"As much as you could believe that Antti Kalevi’s drawings are made from scraps of fluorescent and primary coloured paper, they’re actually all created digitally. Loose, expressive and chock-full of happy fruits, animals, humans and shapes with eyes, Antti’s work is sunshine by way of a graphic tablet. “I like to use humour in my pictures every now and then, but I also try to make beautiful images,” Antti says. “If you look my work from far away it’s often very simple, but close up is full of small details.” An Aalto graduate, Antti spent some time working in Reykjavik and dreams of taking his studio on the road. For now he’s concentrating on editorial illustration, textile design, ceramics and other commissions, and is happy in his work as long as he retains his trademark playfulness. In the future he’d like use his fun, analogue and digital skills to create large, indoor murals and design and illustrate his own set of umbrellas." - Agent Pekka.
Antti Kalevi's Workshop Wisdom
How would you describe your work?
Simple, powerful, elegant, down to earth, expressive, sometimes funny… Lately I have been drawing mostly with my fingers, and currently I’m working on a new personal project related to the technique. Besides my artistic experimentations I’m very interested in designing surfaces, patterns for things such as clothing or homeware. In the future I’d be interested in learning more about the relations between architecture and design and would love to design tiles.
How would you describe your workshop?
I work from home. I have a view from my desk to a big horse chestnut tree in our backyard which I love. Because of the tree, there’s always a really interesting play of light and shadow in the room and during summer lots of bird song drifting in the air. I also work a lot on the go when I’m traveling.
What is usual day in the workshop like for you?
This summer I abandoned all routines and schedules to make room for creativity and wellbeing. Normally I have a thought-out schedule for my workdays, but now I wanted to have a proper break. I focused on eating well, sleeping well, seeing friends and exercising. I got many insights into my work during the summer! But most importantly I draw a lot, almost on daily basis so everything starts from that.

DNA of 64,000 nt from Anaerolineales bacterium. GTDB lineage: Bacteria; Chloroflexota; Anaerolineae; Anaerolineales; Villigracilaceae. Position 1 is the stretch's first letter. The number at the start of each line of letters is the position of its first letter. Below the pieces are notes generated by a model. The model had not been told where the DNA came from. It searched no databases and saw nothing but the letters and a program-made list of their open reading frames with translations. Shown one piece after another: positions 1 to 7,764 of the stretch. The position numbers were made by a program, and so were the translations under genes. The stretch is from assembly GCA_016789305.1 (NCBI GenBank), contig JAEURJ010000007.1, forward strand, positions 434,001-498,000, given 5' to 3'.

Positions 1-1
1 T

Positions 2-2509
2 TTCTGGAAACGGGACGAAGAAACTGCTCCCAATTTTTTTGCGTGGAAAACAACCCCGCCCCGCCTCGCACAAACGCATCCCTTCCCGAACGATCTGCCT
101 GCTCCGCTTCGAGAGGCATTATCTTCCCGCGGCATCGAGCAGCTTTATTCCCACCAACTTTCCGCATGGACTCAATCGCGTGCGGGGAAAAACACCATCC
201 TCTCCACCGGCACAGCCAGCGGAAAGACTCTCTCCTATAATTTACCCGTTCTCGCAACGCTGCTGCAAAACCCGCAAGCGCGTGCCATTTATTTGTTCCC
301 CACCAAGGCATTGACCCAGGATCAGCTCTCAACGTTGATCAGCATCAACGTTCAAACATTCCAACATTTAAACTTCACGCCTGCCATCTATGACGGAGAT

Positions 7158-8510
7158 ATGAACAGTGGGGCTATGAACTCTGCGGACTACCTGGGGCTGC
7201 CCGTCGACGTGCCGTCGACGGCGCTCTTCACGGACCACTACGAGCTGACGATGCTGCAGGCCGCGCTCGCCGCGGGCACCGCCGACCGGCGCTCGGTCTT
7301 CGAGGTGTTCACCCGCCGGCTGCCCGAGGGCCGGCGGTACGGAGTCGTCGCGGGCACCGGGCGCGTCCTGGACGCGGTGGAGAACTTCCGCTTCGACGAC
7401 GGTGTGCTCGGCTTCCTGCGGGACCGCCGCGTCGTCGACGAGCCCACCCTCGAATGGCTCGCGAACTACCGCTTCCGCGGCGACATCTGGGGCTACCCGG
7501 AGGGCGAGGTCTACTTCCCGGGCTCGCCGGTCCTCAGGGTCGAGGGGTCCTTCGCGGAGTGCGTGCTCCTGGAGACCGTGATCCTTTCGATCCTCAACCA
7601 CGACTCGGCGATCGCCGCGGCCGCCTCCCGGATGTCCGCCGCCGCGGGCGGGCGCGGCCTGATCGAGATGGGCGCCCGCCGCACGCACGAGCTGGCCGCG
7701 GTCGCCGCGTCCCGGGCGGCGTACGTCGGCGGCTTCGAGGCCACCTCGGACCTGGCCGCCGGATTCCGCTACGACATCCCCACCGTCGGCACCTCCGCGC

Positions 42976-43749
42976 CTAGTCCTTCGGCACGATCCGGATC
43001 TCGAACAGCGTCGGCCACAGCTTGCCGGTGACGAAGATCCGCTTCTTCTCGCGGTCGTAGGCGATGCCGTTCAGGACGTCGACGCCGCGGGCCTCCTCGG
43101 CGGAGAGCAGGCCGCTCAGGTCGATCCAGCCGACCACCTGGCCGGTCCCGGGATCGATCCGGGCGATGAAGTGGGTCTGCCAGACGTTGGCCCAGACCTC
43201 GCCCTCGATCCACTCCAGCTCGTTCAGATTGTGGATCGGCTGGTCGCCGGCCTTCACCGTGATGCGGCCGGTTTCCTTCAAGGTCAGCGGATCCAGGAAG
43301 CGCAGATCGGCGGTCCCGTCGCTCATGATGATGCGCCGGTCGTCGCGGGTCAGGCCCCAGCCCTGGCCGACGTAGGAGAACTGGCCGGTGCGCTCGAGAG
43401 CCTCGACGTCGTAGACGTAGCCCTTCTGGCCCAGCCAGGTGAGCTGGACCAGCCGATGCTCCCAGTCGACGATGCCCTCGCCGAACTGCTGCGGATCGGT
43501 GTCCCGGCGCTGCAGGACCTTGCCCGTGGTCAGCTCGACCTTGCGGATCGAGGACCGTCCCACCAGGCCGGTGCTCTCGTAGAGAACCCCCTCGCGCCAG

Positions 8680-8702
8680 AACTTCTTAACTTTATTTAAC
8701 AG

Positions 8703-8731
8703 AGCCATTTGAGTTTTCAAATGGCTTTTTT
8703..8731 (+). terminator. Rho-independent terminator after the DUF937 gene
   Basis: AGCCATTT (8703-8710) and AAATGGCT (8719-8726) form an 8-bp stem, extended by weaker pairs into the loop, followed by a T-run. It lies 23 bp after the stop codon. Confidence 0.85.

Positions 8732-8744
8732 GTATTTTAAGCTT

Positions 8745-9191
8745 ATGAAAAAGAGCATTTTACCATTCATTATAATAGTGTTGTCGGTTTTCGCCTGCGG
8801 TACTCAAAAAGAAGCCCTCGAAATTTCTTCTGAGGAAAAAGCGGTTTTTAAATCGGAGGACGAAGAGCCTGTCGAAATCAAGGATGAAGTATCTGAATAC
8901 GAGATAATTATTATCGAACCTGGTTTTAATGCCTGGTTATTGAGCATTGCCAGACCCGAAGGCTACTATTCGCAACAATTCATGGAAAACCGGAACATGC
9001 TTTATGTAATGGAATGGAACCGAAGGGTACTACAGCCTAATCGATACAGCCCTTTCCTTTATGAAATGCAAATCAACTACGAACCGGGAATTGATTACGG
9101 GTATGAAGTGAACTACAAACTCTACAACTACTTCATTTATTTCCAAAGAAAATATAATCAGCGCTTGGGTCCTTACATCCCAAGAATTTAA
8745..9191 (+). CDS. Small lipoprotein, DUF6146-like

Who has been your biggest influence?
I have been fortunate enough to have lived in different cultures, in Japan, Iceland and in Italy. So I guess it’s not so much a specific person that has influenced me but different places I have visited. Japan has a special place in my heart!
What themes, inspirations or concepts drift into your work?
Usually things that I see in nature and in my surrounding natural landscape seep into my work somehow, like shadows and interesting shapes. I like to take a lot of photo when something catches my eye, and then I go trough the photos from time to time.
Do you have a motto?
Not really, but maybe it could be something like: ”Trust your line and don’t over-polish it”.
Do you have any rules or rituals when working?
I don’t draw if I’m in the wrong mindset. I rather go and take a walk or a nap and try again later. I try to make sure I have enough time for every project, not only to draw, but enough time to reflect on it during the process.
How would you style your artist series Hiut jeans?
I think they would work well in different situations, but today I would wear them with a natural white t-shirt and slippers.
What was the initial inspiration for this design?
My starting point was to do something beautiful and special, but also wearable in everyday life. I was trying to think of a design that I would wear myself.
Where did the color palette come from?
We had 4-5 different color ways but everyone seemed to like this one, including myself. I picked this because it’s something I would wear, not too flamboyant but still interesting.
Have you ever done a collaboration like this before?
I have designed prints for clothing companies before, for Marimekko and Samuji. But this is the first time I did anything with denim.
What were the challenges?
There weren’t many challenges after we had decided to focus on silk-screen printing. In the beginning I had many ideas that we were not able to do, because they were too difficult to produce.
What did you enjoy?
I’m really happy that I had a lot of freedom in the process and the Hiut team was very open to all my ideas, trying to make all my ideas happen!